Da’wa literally means "call, invitation, appeal, or summons." Da’wa is a religious duty that requires all adult Muslims to urge their fellow Muslims to greater piety. Since the early 1900s, various leaders have attempted to revive Muslim identity. Rahid Rida (1865-1930) wrote a commentary on the Quranic verses. Hasan al-Banna (1906-1949) established the Muslim Brotherhood in 1928. This organization transformed mosques from spaces reserved for worship to schools for commoners, rather like popular universities where young and old alike come to learn and discuss. This in turn has opened the space for women to speak. There are limits to what women can do. They are not allowed to teach men. They are not allowed to deliver a sermon or to lead prayers. There is a prevailing notion that a woman’s voice can nullify an act of worship because it is capable of provoking sexual feelings in men. Egyptian women do not challenge these conditions, yet they continue to be looked at with skepticism and even to be condemned by the religious establishment. Nowadays there is higher literacy among women than among men, increased social mobility, women have entered the work force, and there is an increase in women’s enrollment in universities.
In the next part of the book we learn more about the specific teachings that are explored in the mosque sessions and how they are received by the listeners. The author tells about how there are four main schools of Islam, and that practitioners can adopt any one of these. Hajja Faiza, at the Umar mosque, holds a two-hour uninterrupted session with fifteen minutes allowed for questioning. Her style of argumentation can be seen in the way she answered a question about female circumcision, which is quite common in Egypt. Faiza did not condone or condemn the practice. She reasoned that the hadith on which the practice is based is actually a prophetic tradition of dubious authority. Because the hadith is weak, the practice is neither an obligatory act, nor a recommended act, nor a practice of the Prophet and his companions. "It is up to you," she says, "but be sure to consult a medical doctor before doing it" (85-86). So we can see here that she thinks of herself as a disseminator of information rather than a preacher. She does not invoke hell fires and God’s wrath to impel people to action. "You cannot just choose from religion what you like," she says, "there can be no discussion of God’s commands. But the Quran has left many issues unresolved and it is our right to choose from any of the interpretations that the ‘ulama’ have offered on these subjects" (90).
In the Ayesha mosque, in one of the poorest suburbs of Cairo, we meet the other end of the educational spectrum. Here the lessons are delivered once by the male imam and twice by two women da’yat, one of whom was trained at the da’wa center, the other has no formal training. Here, the women often interrupt to ask for clarification, and the rhetorical style relies more on fear of God. Umm Faris, the more popular da’yat, has no more than a high school diploma. But in 1996 she was drawing crowds of between 50 and 100 women each week, even though she has been criticized for giving incorrect information. One example of this is an incident in which the women asked about the Prophet’s saying that they should do five things before they sleep: read the whole Quran, give to charity, visit Mecca, protect what you have in heaven, and make up with your adversaries. The women asked how they were to do this. Umm Faris quoted the Prophet saying that if you read only a few verses of the Quran, it would be the same as reciting the whole Quran. She is criticized for having a kind of "folk Islam" as opposed to a scriptural Islam.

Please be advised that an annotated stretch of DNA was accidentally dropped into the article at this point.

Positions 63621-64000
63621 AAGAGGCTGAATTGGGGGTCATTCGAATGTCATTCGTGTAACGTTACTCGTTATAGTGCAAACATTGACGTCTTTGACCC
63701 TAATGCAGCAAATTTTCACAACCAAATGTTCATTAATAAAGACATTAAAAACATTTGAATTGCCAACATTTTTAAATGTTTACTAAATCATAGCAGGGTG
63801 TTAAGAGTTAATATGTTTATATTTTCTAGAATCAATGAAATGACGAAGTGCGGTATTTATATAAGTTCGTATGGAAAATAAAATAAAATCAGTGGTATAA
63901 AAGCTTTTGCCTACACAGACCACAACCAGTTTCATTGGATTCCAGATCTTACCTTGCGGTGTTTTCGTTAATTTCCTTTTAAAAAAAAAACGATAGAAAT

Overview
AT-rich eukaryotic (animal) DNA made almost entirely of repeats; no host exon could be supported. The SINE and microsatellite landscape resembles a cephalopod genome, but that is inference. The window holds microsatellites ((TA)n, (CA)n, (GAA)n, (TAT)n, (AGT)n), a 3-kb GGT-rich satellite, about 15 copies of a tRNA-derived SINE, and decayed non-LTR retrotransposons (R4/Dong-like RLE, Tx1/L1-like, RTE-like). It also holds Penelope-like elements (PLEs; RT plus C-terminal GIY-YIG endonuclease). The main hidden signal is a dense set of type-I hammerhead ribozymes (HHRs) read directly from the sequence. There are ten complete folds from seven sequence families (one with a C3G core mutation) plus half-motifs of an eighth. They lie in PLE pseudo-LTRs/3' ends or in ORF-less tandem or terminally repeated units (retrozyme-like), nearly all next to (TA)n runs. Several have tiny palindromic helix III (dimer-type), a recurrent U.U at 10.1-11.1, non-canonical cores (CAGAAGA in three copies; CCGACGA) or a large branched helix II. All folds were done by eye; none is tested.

It is interesting that a majority of the mosque participants within the piety movement argue that women and men should abide by strict protocols of sex segregation. They are to wear clothes that cover the shape of their body so that it is not apparent. They are to lower their gaze, and only speak to men out of necessity. However, most working women and students find it impossible to follow this edict. In one particular instance which was observed by Mahmood, some of the younger women, students, objected to this maxim. They said they would appear strange and awkward if they behaved in this way. They would encounter practical difficulties if they avoided eye contact. Others argued that they would not be able to understand their teacher if they did not look at him. Young people counter that the injunction to avoid interactions with men has to be understood differently in different situations. A key doctrinal position in Islam is that female sexuality provokes illicit desire, and furthers relationships between men and women who are not married. Hajja Faiza’s interpretation (from the first mosque) of this doctrine is that when sharia law says that a woman should lower her gaze, what is really prohibited is a woman meeting a man alone without supervision.